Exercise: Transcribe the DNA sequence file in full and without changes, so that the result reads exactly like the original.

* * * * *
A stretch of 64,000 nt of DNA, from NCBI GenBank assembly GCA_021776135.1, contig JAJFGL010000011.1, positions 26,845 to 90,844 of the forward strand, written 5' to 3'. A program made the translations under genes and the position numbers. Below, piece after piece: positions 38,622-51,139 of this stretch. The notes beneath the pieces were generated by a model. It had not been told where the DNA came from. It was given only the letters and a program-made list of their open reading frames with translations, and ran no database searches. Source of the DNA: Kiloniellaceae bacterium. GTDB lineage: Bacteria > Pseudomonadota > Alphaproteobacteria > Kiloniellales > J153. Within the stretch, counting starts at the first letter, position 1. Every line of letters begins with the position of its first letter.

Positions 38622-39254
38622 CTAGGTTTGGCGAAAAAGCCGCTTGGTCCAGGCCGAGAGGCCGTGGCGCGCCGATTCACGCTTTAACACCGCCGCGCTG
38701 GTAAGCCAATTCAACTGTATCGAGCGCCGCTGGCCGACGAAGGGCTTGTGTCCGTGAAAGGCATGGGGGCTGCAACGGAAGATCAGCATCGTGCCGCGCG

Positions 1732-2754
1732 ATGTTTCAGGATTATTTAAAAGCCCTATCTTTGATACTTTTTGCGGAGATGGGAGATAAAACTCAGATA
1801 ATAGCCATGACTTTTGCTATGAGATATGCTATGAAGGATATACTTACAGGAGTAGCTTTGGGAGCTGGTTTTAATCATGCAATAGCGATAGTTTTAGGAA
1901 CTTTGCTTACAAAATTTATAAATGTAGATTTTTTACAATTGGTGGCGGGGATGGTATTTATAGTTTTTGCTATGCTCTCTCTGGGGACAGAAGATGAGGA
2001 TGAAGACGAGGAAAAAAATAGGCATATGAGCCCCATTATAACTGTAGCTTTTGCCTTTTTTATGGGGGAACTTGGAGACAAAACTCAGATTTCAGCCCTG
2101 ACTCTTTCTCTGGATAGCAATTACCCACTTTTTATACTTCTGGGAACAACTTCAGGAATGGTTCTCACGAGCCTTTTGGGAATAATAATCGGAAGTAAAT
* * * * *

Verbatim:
A stretch of 64,000 nt of DNA, from NCBI GenBank assembly GCA_021776135.1, contig JAJFGL010000011.1, positions 26,845 to 90,844 of the forward strand, written 5' to 3'. A program made the translations under genes and the position numbers. Below, piece after piece: positions 38,622-51,139 of this stretch. The notes beneath the pieces were generated by a model. It had not been told where the DNA came from. It was given only the letters and a program-made list of their open reading frames with translations, and ran no database searches. Source of the DNA: Kiloniellaceae bacterium. GTDB lineage: Bacteria > Pseudomonadota > Alphaproteobacteria > Kiloniellales > J153. Within the stretch, counting starts at the first letter, position 1. Every line of letters begins with the position of its first letter.

Positions 38622-39254
38622 CTAGGTTTGGCGAAAAAGCCGCTTGGTCCAGGCCGAGAGGCCGTGGCGCGCCGATTCACGCTTTAACACCGCCGCGCTG
38701 GTAAGCCAATTCAACTGTATCGAGCGCCGCTGGCCGACGAAGGGCTTGTGTCCGTGAAAGGCATGGGGGCTGCAACGGAAGATCAGCATCGTGCCGCGCG

Positions 1732-2754
1732 ATGTTTCAGGATTATTTAAAAGCCCTATCTTTGATACTTTTTGCGGAGATGGGAGATAAAACTCAGATA
1801 ATAGCCATGACTTTTGCTATGAGATATGCTATGAAGGATATACTTACAGGAGTAGCTTTGGGAGCTGGTTTTAATCATGCAATAGCGATAGTTTTAGGAA
1901 CTTTGCTTACAAAATTTATAAATGTAGATTTTTTACAATTGGTGGCGGGGATGGTATTTATAGTTTTTGCTATGCTCTCTCTGGGGACAGAAGATGAGGA
2001 TGAAGACGAGGAAAAAAATAGGCATATGAGCCCCATTATAACTGTAGCTTTTGCCTTTTTTATGGGGGAACTTGGAGACAAAACTCAGATTTCAGCCCTG
2101 ACTCTTTCTCTGGATAGCAATTACCCACTTTTTATACTTCTGGGAACAACTTCAGGAATGGTTCTCACGAGCCTTTTGGGAATAATAATCGGAAGTAAAT